Date: Mon, 13 Sep 1999 03:51:26 GMT
From: William Glasgall <glasgallnopsam.com>
Subject: Re: 1999 9-3 Lease question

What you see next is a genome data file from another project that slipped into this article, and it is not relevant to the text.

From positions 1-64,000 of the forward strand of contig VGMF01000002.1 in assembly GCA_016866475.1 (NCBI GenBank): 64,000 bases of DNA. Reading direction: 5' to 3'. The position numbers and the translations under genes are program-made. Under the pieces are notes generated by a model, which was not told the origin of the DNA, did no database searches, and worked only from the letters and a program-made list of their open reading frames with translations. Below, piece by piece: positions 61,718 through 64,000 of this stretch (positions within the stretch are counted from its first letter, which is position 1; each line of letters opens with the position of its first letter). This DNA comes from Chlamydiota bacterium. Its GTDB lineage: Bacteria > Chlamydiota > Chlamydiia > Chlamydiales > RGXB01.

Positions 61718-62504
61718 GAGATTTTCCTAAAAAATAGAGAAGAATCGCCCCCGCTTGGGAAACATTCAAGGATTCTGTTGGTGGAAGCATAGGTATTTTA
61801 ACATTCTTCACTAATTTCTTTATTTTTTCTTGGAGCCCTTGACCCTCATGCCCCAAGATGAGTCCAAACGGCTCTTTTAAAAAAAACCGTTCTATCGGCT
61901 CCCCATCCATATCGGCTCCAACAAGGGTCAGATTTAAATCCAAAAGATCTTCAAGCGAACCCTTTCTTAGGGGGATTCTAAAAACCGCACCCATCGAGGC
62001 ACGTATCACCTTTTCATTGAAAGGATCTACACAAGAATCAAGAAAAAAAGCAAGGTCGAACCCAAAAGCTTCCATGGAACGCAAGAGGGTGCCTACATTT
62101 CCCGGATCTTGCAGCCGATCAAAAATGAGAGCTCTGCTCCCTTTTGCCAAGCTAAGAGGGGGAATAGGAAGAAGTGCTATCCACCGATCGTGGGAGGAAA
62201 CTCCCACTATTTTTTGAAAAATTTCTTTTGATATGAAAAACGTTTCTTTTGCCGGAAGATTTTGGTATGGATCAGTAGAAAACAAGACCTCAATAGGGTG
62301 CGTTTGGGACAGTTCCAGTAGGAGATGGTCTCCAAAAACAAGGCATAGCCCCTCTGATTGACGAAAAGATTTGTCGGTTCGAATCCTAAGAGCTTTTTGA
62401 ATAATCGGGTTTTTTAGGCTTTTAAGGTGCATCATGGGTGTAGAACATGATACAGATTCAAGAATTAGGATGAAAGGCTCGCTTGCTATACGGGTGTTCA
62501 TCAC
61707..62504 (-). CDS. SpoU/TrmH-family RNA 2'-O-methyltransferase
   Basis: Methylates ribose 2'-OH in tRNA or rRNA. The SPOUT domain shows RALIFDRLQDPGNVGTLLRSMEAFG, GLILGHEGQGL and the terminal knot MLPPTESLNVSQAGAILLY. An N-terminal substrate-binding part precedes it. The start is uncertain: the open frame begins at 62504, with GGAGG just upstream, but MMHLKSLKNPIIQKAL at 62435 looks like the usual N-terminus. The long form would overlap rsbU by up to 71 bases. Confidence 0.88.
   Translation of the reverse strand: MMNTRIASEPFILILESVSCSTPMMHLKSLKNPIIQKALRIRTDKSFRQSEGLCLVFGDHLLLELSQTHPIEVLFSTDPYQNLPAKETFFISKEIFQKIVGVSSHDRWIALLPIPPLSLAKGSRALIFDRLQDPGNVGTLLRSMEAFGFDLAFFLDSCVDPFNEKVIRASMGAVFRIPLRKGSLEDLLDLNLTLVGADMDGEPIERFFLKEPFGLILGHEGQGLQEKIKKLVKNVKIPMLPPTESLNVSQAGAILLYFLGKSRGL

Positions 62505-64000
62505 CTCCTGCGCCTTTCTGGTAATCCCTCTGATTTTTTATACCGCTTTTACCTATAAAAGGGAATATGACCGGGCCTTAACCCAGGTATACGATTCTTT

Norm, et. al., Having a lease with a high residual value at expiration doesn't mean you get stuck with anything, of course, in an open end lease. What it does indicate is that the manufacturer is subsidizing the lease rate. A high residual value means Saab (or any other manufacturer that does this) is lowballing the depreciation charge. This reduced depreciation gets passed on to the lease-holder (you) in the form of a lower monthly payment. When the lease expires, you can, of course, buy the car--but if the amount you owe is higher than the blue-book or street value at that time, you may want to turn it back and start all over again. Indeed, Consumer Reports surveys regularly show Saabs having higher than average depreciation (and, thus, lower resale values than other vehicles in their price range). If the lessor takes the car back and sells it at auction for less than the end-of-lease value, it's the manufacturer eating the difference. If this sounds like backward economics, so be it. But it's part of the complex game of auto pricing. I figure if Saab wants to subsidize its leases to gain market share or just keep the factory working, that's a benefit to be grabbed now. Rgds, Bill "Norman L. Kleinberg" wrote: > > Hi Thomas: > > This info was given to me by William Glassgall in answer to an earlier post > about V-6 engines, but I'll pass it along in case he doesn't see your message. > > In short, some of the great lease deals on SAABs might be due to the required > residual value. IOW, to get the deal you have to basically insure that the > market value of the car you return is $X. You need to see if X is realistic; > there's a decent chance it isn't, so that you have to make up the difference. > It's sort of like points on a mortgage, except you pay an uncertain amount at > the end<g>. > > Despite this, I too think the SAAB's a very well thought-out car and am actively > considering one to replace my Maxima. > > Good Luck. > > =NLK= > > Thomas F Frazer wrote: > > > Hello Saab fans: > > After 1,000 miles in rented Saabs(a 9-3 SE 5 door and a 9-3 convertible) I > > must simply have one of these terrific cars. Especially telling was the > > drive back on I 90 West when a 95 911 cabrio wanted to play. As you all > > know, it's a very satisifing driver's car. I feel that the Saab has real > > character and is a hoot to drive because it is a bit more demanding of it's > > driver than a Japanese car or a BMW or some such "sports sedan." > > > > For the month of September, Saab is offering a great lease on a 9-3 5 door > > with a sunroof, in dash CD and heated seats for approx $800 down and > > $280+tax a month for 36 month, allowing 12,000 miles a year. Which sounds > > like a very good deal to me. My wife's car is going back on it's lease in > > November and these numbers sound attractive enough to get the Saab now and > > have both cars during October. > > > > My questions to the group are: > > Are there any changes in the 2000 9-3's that you know of that make them > > better than the 1999 cars? > > > > Is the HOT 9-3 SE worth the premium? Does the extra 15 horsepower really > > make much difference ? Is it more "sporting" in character and a bit > > quirkier? Or is it fractionally faster and more money for stuff that > > doesn't matter that much to me (eg. leather seats, wood panel, etc...) > > > > I live in Santa Rosa, California which no longer has a Saab dealership. My > > choices are Downtown Saab in Oakland, or Bianco Saab/Cadillac (how's that > > for a combination!) in Corte Madera. Do any of you have any opinions on > > either of these dealerships. Any salesperson reccomendations? > > > > This is a very nice newsgroup. I look forward to reading it while I acquire > > and drive my next car. > > > > Thank you very much in advance > > Tom Frazer

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